When Hate Hits

I really didn’t think I would be so deeply affected; after all we discuss bias, stereotyping, prejudice, and racism fairly often in this family. I also teach a class on transracial parenting to waiting and adoptive parents several times each month. A large section of that class addresses the position from which white parents parent—that of “whiteness,” of privilege, of having little to no life experience of overt racism directed their way.

Mark and I scheduled an early “date night” out. More of an educational evening for transracial parents, if you will… We planned on attending the workshop “When Hate Hits You: Dealing with Anti-Asian Sentiment,” put on by the Japanese American Citizens League (JACL), “the oldest and largest Asian American civil rights organization in theUnited States.  The JACL monitors and responds to issues that enhance or threaten the civil and human rights of all Americans and implements strategies to effect positive social change, particularly to the Asian Pacific American community.”

The workshop began with a brief overview of the Asian American history. I recalled much of the history, having studied it in high school and college. Although I had been bothered about what had happened, I was removed from the events. Now, years later, I sat with my husband revisiting this history from a different perspective—that of a parent of Asian daughters.  

The material in the PowerPoint presentation was not what I would describe as graphic, but the images, words and stories that were shared were powerful, eliciting alarm from me. Tears followed and I struggled to swallow them in the room full of mostly Asian adults. I was choking down the hot paralyzing fear I had for my daughters.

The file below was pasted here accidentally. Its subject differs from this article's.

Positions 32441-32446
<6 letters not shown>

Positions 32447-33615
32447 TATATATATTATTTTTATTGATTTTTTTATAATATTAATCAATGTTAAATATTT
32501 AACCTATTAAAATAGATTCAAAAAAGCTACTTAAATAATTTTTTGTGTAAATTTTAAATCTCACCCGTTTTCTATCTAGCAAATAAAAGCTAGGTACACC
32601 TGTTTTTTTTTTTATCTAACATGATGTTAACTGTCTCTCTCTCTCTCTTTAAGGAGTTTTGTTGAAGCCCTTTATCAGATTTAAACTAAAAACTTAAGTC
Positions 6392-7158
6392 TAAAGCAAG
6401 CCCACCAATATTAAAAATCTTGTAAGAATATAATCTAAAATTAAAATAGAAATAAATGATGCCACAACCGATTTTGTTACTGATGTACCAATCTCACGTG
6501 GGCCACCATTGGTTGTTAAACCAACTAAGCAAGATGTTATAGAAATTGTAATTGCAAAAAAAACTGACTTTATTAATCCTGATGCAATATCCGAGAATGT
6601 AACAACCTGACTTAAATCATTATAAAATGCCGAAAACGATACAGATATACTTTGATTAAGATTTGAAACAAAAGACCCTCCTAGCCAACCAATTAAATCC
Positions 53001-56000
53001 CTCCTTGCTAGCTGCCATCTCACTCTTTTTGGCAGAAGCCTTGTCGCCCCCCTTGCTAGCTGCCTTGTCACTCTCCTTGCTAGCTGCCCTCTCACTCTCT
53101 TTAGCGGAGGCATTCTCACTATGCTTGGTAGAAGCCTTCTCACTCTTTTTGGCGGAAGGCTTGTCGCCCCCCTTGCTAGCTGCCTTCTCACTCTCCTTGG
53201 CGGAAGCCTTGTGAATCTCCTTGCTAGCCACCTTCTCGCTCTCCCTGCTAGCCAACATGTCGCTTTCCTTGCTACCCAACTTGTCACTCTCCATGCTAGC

It was pointed out that recessions and economic turndowns are often the catalysts that cause people to scapegoat others. People find themselves unemployed and they look for someone to blame. Such was the case of Vincent Chin, a watershed case for the Asian American community. We are witnessing this again, with the push for sweeping illegal immigration reform, primarily targeted at Hispanics (the race profile that encompasses my youngest).

Even though I have been educating my kids about bias, stereotyping, prejudice, and racism, preparing them for the injuries that will likely happen, I can not control what and when the incident(s) will happen. The workshop also underscored that I have a great deal more educating to do with my kids and with the parents I work with. 

I liken arming your child to deal with racism to preparing them to drive. You send your child to drivers ed and you also spend countless hours with them, talking about the myriad of responsibilities related to driving. But, don’t forget; there’s “the other guy.” The unknown person and you never know where he’s going to come from, if he will cross the center line or run a red light and crash into your child, harming them, or worse. We parents need to keep talking about that “other guy.” …And praying he never shows up.

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Filed under Adopted Teens, Adoption Issues, Growing Tweens & Teens, Identity, Multiracial Families, Politics, Racial Identity, The International Mom

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